of the hard lessons of maturation: you can't have
everything. No matter how good how many things may
feel, there are times when one must simply choose
one feeling and the one stimulus that brings it.
begin to know about God, he becomes one of the possible
selections when more than one feeling or stimulus
lies before us. The more we get to know him, God becomes
the (not one of) possible selection, no matter how
many other options are at hand.
It is here
that the problem posed last week becomes acute: Why
is he not more obvious? How do we know God? How does
not more obvious than he is in the sense that light
or air are not obvious; you don't know what your got
till it's gone. Thus, to choose consistently something
that is not God - the Devil would be an obvious example,
but so, too, would maximum financial profit or the
death of one's enemies -- means choosing according
to one's feelings, rather than objective reality.
Such consistent choosing gradually creates a habit
of choosing that for all intents and purposes leaves
God out of one's life. Because God is like light and
air, this means death and darkness, consistently diminished
sensitivity to or awareness of.
then, we must keep God clearly in our mind when making
God becomes a familiar person in our thinking and
our desiring, we must be reminded of him and remind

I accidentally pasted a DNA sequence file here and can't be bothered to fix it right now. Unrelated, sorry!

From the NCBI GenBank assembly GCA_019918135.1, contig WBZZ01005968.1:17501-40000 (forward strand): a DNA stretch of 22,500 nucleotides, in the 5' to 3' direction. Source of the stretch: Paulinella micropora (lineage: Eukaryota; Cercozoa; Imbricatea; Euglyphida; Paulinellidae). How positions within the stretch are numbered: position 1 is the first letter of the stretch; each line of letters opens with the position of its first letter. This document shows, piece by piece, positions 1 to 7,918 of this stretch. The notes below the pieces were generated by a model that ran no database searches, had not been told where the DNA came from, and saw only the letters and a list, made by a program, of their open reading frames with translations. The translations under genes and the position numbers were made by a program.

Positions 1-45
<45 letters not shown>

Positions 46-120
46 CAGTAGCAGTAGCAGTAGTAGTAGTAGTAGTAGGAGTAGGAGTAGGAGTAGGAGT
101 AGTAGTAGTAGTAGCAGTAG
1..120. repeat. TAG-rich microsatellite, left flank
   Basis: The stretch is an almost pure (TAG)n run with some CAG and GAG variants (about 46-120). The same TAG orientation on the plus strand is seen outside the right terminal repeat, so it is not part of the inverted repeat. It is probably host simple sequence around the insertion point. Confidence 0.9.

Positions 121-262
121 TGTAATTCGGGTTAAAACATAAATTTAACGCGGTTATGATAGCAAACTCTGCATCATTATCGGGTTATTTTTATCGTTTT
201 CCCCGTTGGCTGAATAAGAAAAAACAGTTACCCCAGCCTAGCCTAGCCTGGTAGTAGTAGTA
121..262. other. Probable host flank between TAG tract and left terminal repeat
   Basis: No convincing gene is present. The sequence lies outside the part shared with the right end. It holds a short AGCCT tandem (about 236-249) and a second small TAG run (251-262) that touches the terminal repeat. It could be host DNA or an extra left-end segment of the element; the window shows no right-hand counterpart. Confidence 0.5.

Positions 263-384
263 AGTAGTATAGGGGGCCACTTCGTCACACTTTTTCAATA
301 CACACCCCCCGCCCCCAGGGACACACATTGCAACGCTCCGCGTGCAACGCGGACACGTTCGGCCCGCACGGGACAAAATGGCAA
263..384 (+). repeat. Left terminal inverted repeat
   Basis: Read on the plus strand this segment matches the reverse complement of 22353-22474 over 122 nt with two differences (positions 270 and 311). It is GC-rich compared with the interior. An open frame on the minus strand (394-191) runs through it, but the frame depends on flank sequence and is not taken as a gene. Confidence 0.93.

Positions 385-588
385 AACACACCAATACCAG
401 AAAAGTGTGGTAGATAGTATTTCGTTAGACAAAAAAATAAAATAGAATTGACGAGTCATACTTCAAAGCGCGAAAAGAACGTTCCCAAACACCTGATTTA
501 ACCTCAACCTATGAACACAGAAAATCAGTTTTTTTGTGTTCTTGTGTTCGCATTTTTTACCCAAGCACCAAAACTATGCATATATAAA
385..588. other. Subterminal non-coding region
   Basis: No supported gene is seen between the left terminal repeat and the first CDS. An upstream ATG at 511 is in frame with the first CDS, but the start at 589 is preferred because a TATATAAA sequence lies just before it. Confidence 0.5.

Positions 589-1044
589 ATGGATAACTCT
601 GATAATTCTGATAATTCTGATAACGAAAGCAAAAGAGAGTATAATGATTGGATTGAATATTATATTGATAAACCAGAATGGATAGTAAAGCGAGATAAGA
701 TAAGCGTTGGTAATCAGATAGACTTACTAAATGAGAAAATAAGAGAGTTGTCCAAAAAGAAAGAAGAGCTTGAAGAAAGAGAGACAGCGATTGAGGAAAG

ourselves of him over and over again. This is what
churches and praying and scripture reading and a thousand
other things are for.
God be so hard? Unlike light and air, God is a person.
There are two modes of relationship to a person -
love and fear. If God is too obvious we will choose
him for fear of losing him; loving him will be impossible;
he will be forced upon our consciousness. We must
choose him as the travelling salesman chooses his
wife -- not because there is no other choice, but
because of love. But like the husband who has trained
himself to think of himself as hers, we must rain
ourselves to think of ourselves as God's. If we think
we are our own or that we are somehow owned by the
economy or our traditions or our past or our genes
preferences or some determinism or other, then we
cannot think of ourselves as his.
over, I am reminded of a phrase from the old Consecration
of the Human Race to the Sacred Heart of Jesus: we
are thine and thine we wish to be. The first is a
fact, the second is a choice. There is no chooser
without God. Any other choice than God is a kind of
suicide; or a real insanity.
it feel to choose God? That's a topic for next week
- and it should be a trip.
and truly yours,